Let Freedom ReignMeet America’s First Feminists

Book Reviews{ Feminist Press }
Released: May 16, 2017

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This article appears in our 2017 Summer issue, Invisibility. Subscribe today!

In her latest book, author Helen LaKelly Hunt makes the case that the official beginning of the women’s rights movement was not, in fact, the Seneca Falls Convention in 1848. Instead, she credits a group of interracial, intersectional women who organized 11 years earlier, defying threats and violence to push for an end to slavery in the south and its support systems in the north. Almost a century before white women were given the vote, these early activists began to seek power as women in order to have power as abolitionists.

Many of these women were Quakers, others were “Spiritualists,” and still others were evangelical Christians who rejected the silencing of women as well as the justifications of slavery made by the churches of the time. Hunt makes it clear that elevating the “Christian bedrock” of these early feminists is both her goal and her primary connection personally to the women she depicts: “We can revive the holy alliance of faith and feminism in today’s activism.”

“In sisterhood, they started a revolution, and they refused to listen to those who believed they had no right to join this fight,” she writes. “Their mission was too important to wait for society to grant them permission.” Or, as convention organizer Angelina Grimké put it: “If persecution is the means which God has ordained for…emancipation, then…let it come.”

The organizers of the 1837 convention were warned not to assemble—even by other abolitionists. Foreshadowing today’s scourge of mediocre white men on the internet, the responses to their premeeting efforts included articles printed with ALL CAPS phrases and laden with condescending misogyny. John Greenleaf Whittier, a good friend to Angelina and her sister Sarah, wrote to the women imploring them to set aside any talk of suffrage or other gender equality issues until later, when “it will be an easy matter.” Second- and third-wave feminists will relate to being told that we must not try to walk and chew gum at the same time, that our rights will be tended to at some TBD date.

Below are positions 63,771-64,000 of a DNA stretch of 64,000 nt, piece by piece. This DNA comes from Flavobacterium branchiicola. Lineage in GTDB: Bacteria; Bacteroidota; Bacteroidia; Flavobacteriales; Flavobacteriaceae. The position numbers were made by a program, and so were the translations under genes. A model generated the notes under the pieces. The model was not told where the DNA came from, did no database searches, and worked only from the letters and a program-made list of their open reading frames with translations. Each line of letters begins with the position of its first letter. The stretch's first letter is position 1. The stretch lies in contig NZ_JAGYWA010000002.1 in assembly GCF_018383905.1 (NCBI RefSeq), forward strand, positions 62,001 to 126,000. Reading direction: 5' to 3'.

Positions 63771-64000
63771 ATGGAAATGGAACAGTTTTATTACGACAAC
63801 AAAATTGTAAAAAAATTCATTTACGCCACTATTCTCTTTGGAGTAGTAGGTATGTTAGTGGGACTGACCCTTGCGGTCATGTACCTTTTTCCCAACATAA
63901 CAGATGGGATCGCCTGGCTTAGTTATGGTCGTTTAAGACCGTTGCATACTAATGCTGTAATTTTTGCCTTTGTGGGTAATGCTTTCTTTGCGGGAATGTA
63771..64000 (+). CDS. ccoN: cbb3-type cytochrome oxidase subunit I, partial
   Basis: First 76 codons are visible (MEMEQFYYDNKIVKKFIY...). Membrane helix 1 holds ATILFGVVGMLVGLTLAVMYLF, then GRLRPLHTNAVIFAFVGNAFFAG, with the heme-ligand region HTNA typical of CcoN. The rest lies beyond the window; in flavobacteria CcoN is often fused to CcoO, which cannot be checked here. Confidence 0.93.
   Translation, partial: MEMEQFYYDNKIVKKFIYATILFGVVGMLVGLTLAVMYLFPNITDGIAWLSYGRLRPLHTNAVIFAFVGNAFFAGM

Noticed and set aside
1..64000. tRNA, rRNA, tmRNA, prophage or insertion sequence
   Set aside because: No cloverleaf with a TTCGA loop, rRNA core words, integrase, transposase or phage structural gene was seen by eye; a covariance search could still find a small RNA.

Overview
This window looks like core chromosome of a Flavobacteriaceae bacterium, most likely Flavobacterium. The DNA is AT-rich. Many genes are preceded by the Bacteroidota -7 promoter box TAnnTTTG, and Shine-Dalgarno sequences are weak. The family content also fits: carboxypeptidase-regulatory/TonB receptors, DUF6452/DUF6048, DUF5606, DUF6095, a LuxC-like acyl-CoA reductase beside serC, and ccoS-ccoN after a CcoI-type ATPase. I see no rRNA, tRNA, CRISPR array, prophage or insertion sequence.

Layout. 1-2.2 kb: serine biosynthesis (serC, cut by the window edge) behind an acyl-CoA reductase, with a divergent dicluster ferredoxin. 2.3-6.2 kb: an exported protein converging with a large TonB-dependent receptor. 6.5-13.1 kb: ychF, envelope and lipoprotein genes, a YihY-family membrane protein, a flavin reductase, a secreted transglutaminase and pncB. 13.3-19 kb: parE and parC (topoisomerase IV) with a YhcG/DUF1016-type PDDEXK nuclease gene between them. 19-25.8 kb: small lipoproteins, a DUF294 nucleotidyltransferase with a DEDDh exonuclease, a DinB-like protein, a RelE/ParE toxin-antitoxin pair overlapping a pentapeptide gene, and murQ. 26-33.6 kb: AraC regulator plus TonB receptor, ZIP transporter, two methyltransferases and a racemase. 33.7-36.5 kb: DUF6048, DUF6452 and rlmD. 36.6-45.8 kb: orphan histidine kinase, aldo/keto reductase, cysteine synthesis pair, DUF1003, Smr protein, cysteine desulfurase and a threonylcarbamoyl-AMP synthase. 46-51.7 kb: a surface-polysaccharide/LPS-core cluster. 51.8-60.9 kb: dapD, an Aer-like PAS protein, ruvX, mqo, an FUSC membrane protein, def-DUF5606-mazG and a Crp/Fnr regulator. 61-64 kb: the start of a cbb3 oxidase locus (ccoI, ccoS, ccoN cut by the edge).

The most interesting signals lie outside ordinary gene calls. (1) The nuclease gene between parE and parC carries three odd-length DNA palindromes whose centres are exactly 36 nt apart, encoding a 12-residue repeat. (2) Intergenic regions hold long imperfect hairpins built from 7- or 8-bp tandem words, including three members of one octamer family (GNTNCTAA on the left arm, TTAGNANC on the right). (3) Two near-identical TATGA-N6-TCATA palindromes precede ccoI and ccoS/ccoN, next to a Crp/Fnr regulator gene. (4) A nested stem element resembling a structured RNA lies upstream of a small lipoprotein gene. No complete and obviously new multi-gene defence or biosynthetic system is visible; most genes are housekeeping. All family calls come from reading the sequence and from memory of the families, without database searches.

As a secular feminist who has been supported over the years by faith-based organizations and people within the movement, I thoroughly enjoyed reading a recovered history of those whose faith compelled them to action. The construction of the book—as well as the inclusion of Hunt’s narrative recollection of finding out about the three-day 1837 Anti-Slavery Convention of American Women—makes this a powerful and pleasurable read. Ultimately, these early organizers were responsible for the first public assertions of American women’s right to civic engagement. It was from their ranks and due to their influence that early suffragists, including Elizabeth Cady Stanton and Susan B. Anthony, were inspired and mentored; Hunt has done the feminist movement a service by breathing new life into the memory of its earliest days.

This article was published in Invisibility Issue #75 | Summer 2017
by Katie Klabusich
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Katie Klabusich is writer and host of The Katie Speak Show. Follow her on Twitter: @katie_speak

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